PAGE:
After a dismal 4-8 finish two years ago, the Fighting Irish have a national championship opportunity ahead
LOS ANGELES — The Tony! Toni! Tone! single "It Never Rains (in Southern California)" reached No. 1 on the charts in 1990. A November day in 2016 proved it actually does, as an autumn downpour mirrored the murky outlook of Notre Dame football at the time.
Head coach Brian Kelly fielded repeated questions about his job status and the direction of the program while precipitation pounded the Southland. And the skies over Southern California were not the only thing producing moisture that Saturday.
"Two years ago, we were leaving here so sad. I think I cried for our seniors. They deserved more," said Notre Dame cornerback Julian Love.
In Kelly and the Fighting Irish's return to Los Angeles on Saturday, temperatures were in the low 70s much of the afternoon and a comfortable 65 for kickoff at the Coliseum. The questions posed to the coach and his players this time were also much sunnier — specifically, has Notre Dame played its way into the College Football Playoff field?
Kelly spent the better part of the past month deftly side-stepping the conversation in an effort to keep his team focused. With 12-0 in the books, however, he proved less evasive.
"There are so many things out there that can distract not just kids, but coaches," Kelly said, a reference to Playoff chatter. "The way we played consistently, to win all of our games, against four Top 25 teams, to win every week in the schedule that we play."
But in rewriting its song, Notre Dame concluded the regular season with a crescendo that didn't need Tony! Toni! Tone! A simple Tony sufficed.
Tony Jones Jr. scored on a 51-yard touchdown reception from Ian Book, putting a final note on the Fighting Irish's 12-0 campaign. Playoff selection may be out of Notre Dame's control, but no power program has ever been denied a berth with a perfect record.
Come selection Sunday on Dec. 2, the committee's likely to be singing Notre Dame's tune.
"Coach Kelly always preaches to us, 'Control the controllable,' and we did that: 12-0," said offensive lineman Sam Mustipher. "We put ourselves in the best position possible to [make the Playoff]."
The turnaround from a 4-8 finish in 2016 to 12-0 and in the national championship hunt in '18 came quickly, but wasn't without extensive effort behind it. A veteran roster returned in 2017 and saw immediate improvement, capping a 10-win campaign with a 21-17 Citrus Bowl win over LSU.
One of the quirks to college football, however, is that experience goes quickly. Such was the case for Notre Dame, which lost stars of the 10-win, 2017 team Quenton Nelson and Mike McGlinchey to the NFL. The pros also came calling for their position coach, Harry Hiestand, now with the Chicago Bears.
To endure the turnover Notre Dame faced on what was arguably its best unit, and still maintain a high standard, might be as impressive an accomplishment as the six-win improvement a year ago. Either way, Mustipher was a part of both.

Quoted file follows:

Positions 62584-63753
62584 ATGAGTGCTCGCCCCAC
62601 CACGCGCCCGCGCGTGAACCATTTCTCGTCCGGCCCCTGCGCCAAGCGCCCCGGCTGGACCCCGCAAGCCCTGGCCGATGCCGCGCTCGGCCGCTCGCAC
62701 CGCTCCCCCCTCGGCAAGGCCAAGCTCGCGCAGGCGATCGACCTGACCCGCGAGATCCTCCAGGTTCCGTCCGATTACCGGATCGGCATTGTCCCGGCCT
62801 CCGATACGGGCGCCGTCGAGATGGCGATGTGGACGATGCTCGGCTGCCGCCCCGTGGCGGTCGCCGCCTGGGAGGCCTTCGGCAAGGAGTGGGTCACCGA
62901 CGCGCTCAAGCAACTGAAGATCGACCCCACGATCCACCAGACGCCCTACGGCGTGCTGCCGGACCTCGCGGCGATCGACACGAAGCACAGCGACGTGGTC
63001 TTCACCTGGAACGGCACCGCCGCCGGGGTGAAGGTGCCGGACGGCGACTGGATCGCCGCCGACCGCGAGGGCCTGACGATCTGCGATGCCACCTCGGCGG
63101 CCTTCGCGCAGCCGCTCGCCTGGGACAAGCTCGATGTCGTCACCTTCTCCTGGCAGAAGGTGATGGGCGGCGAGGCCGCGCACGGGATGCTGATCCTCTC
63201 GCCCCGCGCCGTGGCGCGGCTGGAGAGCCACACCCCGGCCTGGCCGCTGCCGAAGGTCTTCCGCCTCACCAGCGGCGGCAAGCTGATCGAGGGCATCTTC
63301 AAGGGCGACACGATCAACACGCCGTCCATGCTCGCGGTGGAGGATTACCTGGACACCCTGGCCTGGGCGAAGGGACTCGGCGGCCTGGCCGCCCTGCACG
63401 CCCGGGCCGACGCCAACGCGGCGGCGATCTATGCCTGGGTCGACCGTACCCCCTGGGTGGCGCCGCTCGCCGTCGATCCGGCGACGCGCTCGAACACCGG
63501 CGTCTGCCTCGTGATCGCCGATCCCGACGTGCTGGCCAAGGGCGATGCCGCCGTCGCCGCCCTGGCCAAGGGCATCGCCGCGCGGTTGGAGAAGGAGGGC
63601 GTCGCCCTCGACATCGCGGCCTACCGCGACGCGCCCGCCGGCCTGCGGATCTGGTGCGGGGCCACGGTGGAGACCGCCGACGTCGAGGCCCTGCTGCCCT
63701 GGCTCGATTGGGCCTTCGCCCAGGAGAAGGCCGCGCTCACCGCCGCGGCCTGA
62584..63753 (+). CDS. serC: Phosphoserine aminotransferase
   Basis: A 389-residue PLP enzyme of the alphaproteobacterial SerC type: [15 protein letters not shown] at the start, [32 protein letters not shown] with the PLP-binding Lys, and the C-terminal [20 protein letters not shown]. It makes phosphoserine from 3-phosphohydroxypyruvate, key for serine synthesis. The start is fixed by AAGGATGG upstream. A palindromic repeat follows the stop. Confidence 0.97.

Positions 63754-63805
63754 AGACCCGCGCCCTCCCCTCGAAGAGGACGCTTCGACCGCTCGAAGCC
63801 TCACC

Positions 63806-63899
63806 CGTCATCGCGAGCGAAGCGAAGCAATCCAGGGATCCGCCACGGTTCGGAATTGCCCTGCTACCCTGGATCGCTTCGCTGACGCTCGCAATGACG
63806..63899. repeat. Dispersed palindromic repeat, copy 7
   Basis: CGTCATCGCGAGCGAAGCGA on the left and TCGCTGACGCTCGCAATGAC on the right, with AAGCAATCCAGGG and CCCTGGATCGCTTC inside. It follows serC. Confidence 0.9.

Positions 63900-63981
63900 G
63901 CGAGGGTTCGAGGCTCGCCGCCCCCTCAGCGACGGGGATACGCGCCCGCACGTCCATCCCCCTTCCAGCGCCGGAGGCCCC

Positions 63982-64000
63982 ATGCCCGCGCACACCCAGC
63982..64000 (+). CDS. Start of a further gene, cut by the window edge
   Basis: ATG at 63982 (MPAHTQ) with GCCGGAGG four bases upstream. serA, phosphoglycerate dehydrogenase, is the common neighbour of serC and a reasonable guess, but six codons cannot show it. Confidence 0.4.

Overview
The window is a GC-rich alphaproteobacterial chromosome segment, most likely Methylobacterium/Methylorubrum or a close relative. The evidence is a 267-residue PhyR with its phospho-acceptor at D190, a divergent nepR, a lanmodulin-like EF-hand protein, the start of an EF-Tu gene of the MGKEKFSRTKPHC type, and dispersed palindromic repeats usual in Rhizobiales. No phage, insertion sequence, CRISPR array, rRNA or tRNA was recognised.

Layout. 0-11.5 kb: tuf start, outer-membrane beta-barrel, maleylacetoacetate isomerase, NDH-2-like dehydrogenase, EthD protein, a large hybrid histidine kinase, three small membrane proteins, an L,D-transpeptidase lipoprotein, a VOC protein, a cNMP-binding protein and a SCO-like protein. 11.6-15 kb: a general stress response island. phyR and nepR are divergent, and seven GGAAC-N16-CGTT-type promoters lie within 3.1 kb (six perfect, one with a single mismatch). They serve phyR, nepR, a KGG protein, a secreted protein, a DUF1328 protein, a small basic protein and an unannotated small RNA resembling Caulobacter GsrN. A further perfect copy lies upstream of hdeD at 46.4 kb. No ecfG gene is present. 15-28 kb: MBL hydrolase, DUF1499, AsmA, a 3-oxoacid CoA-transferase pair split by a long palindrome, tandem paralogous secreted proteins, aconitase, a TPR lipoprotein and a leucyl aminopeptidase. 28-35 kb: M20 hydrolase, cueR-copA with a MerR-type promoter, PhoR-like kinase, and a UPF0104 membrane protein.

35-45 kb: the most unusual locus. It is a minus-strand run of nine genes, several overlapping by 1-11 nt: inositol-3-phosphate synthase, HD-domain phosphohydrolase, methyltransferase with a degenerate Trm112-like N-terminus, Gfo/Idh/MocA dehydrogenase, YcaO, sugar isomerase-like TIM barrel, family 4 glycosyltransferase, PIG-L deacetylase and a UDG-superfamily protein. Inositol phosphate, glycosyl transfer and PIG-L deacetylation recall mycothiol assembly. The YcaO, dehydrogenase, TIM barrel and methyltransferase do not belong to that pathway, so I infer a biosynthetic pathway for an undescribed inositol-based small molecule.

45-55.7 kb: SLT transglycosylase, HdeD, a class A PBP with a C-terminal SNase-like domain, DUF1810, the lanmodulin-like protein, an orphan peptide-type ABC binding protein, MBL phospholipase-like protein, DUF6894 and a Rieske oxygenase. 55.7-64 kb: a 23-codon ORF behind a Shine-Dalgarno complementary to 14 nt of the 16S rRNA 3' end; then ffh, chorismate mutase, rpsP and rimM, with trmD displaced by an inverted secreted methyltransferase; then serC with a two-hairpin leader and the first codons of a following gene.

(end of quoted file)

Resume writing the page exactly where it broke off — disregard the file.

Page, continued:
"A lot of work, a lot of man hours, a lot of time spent into making this happen," he said. "There are so many people to thank behind the scenes. For it to happen like this is awesome for everybody involved at Notre Dame."
That includes Jeff Quinn, promoted to the post Hiestand vacated. It also includes offensive coordinator Chip Long, who Kelly hired shortly after the 2016 campaign ended as part of a complete overhaul in the Irish coaching staff. Under Long's guidance, this Notre Dame team features a more explosive and multifaceted offense than any of Kelly's previous Fighting Irish squads, more reminiscent of the 2009 Cincinnati Bearcats.
Cincinnati completed the first of three perfect regular seasons now on Kelly's coaching resume having played two quarterbacks — Tony Pike and Zach Collaros — employing a Swiss Army knife talent in Mardy Gilyard to do a little of everything, and balancing the attack with a reliable running back in Isaiah Pead.
It's a formula similar to Notre Dame in 2018 with Brandon Wimbush and Ian Book both having played quarterback, and Wimbush finding a role after Book became entrenched as starter; Jabar Gaffney, Chris Finke and Jones have all contributed as multi-dimensional weapons; and Dexter Williams provides the dependability in the backfield.
And offensive coordinator for that Cincinnati team? Current Irish offensive line coach Quinn.
Of all the changes that turned a stormy 4-8 into a sunny 12-0, perhaps the most important also came from the expansive branches of the Notre Dame coaching tree: Matt Balis.
Balis had connections to the program through former Irish defensive coordinator and UConn head coach Bob Diaco, as well as former Notre Dame graduate assistant and current Florida head coach Dan Mullen. Love cited Balis' work as strength coach as central to the Fighting Irish's transformation, and the team expressed its gratitude on Saturday by giving Balis the game ball.
Southern California could not have provided a more perfect backdrop to such an important milestone in the Notre Dame resurgence.
"You don't get second chances often. This was essentially our second chance," Love said.